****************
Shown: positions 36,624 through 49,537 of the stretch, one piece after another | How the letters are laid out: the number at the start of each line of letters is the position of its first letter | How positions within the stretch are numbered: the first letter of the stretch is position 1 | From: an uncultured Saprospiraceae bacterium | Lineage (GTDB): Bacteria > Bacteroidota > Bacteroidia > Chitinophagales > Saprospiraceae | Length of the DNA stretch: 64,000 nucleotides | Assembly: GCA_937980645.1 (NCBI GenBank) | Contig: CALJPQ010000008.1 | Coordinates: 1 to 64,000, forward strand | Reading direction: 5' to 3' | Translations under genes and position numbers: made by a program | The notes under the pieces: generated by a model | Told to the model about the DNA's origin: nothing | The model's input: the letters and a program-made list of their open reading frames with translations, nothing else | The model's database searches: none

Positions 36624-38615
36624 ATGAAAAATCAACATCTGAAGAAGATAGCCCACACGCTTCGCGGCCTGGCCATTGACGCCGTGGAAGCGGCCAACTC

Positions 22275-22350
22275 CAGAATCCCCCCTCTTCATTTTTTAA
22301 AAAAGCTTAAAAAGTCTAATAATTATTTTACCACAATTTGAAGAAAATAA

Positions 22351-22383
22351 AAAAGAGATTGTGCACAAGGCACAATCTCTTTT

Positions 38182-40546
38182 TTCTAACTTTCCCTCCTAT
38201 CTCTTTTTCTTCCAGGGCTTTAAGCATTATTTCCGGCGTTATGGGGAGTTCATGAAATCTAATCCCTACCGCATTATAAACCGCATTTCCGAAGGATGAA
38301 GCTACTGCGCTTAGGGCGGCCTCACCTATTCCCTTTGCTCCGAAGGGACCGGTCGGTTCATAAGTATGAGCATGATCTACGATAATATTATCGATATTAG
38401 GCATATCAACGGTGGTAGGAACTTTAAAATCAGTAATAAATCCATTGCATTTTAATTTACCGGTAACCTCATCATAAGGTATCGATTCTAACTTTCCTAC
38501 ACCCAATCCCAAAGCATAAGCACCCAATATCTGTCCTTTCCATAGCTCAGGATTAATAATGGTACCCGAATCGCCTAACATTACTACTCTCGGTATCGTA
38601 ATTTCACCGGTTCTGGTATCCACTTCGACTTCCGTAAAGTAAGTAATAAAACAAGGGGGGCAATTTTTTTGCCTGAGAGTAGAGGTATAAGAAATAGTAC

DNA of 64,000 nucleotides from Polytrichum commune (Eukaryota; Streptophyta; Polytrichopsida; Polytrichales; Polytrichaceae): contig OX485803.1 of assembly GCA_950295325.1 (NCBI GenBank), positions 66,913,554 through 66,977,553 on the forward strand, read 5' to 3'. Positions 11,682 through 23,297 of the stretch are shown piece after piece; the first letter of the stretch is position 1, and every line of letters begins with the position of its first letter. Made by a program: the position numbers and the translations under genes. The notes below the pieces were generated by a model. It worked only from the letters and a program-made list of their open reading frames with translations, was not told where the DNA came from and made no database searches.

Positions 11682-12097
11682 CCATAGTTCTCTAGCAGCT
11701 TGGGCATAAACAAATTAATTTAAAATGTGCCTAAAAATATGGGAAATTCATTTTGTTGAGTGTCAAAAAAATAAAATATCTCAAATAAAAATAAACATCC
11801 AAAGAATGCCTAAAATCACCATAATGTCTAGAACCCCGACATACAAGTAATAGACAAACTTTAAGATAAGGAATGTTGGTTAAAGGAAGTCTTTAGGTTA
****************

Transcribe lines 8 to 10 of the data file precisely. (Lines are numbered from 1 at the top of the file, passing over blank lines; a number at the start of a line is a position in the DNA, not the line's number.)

22351 AAAAGAGATTGTGCACAAGGCACAATCTCTTTT

Positions 38182-40546
38182 TTCTAACTTTCCCTCCTAT